An examining magistrate has arrested all seven terrorist suspects detained during raids in Antwerp on Tuesday. The investigation centred on a Chechen terrorist outfit.
The news has been confirmed by Federal Public Prosecutors.
The seven suspects detained in Antwerp are believed to have been planning a terrorist outrage in Belgium. How advanced the terrorists' plans were, is unclear. These suspects are also believed to have been involved in recruiting cash and fighters for a Chechen terrorist unit. The extremist website Ansar Al Mujahedeen is believed to have played a crucial role in this operation.
The Mechelen examining magistrate that is leading the investigation arrested them on suspicion of taking part in the activities of a terrorist organisation. They will appear in court on Friday.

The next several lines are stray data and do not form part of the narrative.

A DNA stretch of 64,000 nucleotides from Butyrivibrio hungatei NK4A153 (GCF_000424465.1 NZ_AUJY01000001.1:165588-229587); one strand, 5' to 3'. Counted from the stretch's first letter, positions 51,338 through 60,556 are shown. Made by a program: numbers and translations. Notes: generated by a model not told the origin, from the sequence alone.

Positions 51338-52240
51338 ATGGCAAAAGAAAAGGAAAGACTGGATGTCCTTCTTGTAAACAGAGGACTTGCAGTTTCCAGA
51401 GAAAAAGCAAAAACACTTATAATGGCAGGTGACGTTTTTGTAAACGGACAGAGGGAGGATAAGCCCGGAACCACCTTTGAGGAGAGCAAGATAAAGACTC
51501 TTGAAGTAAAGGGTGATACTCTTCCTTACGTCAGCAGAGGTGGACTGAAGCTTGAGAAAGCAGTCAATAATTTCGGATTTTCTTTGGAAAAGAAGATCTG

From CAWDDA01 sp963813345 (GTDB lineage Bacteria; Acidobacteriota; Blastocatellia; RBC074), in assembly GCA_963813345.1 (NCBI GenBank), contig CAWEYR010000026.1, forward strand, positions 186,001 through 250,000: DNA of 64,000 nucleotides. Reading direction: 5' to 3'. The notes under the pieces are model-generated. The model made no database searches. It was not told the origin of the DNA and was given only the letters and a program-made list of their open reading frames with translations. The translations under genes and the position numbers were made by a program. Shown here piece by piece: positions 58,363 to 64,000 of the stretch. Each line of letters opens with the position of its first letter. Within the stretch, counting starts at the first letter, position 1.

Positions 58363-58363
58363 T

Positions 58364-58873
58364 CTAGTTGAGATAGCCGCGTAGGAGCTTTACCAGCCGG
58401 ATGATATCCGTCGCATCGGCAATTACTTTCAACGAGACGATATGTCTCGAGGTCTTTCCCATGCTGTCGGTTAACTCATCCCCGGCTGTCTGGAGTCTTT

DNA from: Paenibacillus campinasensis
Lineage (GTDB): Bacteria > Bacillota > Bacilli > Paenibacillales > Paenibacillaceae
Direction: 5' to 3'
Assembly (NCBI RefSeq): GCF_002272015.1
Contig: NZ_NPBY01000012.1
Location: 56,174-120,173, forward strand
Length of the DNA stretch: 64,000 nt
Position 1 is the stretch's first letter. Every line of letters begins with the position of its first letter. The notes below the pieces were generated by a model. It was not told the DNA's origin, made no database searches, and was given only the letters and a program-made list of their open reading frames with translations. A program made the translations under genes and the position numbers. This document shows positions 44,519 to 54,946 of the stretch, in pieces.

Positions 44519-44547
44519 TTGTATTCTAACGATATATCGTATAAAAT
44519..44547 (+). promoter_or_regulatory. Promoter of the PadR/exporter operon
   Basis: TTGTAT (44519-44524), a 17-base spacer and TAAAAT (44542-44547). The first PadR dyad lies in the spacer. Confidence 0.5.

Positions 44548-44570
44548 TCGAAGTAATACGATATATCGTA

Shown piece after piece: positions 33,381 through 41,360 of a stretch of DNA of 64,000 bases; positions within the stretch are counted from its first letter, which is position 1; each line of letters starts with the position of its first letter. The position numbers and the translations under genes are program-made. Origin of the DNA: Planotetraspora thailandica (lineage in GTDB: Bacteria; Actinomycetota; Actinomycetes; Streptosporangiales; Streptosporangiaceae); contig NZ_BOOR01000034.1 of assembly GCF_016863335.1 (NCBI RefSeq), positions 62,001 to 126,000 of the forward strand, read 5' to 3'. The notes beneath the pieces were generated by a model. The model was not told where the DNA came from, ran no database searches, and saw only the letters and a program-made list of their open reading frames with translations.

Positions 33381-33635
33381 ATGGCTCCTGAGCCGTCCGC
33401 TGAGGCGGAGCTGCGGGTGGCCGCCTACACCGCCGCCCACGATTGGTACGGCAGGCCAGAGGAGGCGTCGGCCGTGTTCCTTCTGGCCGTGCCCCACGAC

Only two of the fifteen suspects detained as part of a separate police operation in the capital have been detained. This investigation focused on a group of young fundamentalist Moslems that recruited fighters for Iraq and Afghanistan. They face similar charges and will also appear in court in Brussels on Friday.
In all twenty-two people were detained in the raids in Antwerp and Brussels on Tuesday.
Belgium has also sought the extradition of three suspects detained in Amsterdam (The Netherlands) on Tuesday. A Dutch court now has ninety takes to decide whether or not their extradition should go ahead.
"Radicals are a small minority"
André Vandoren, the head of the Threat Analysis Centre has been keen to emphasise that the anti-terrorist operation was not directed against the Islamic faith. He rejected criticism that the police launched their action too speedily and without sufficient evidence.
"I think we should await the results of the investigation, but I wouldn't want people to think that this was an operation that was initiated with undue haste. There is one matter that I want to make very clear: This is not an anti-Islam operation. Not at all. We should appreciate that radicals often only make up a small minority within certain groups."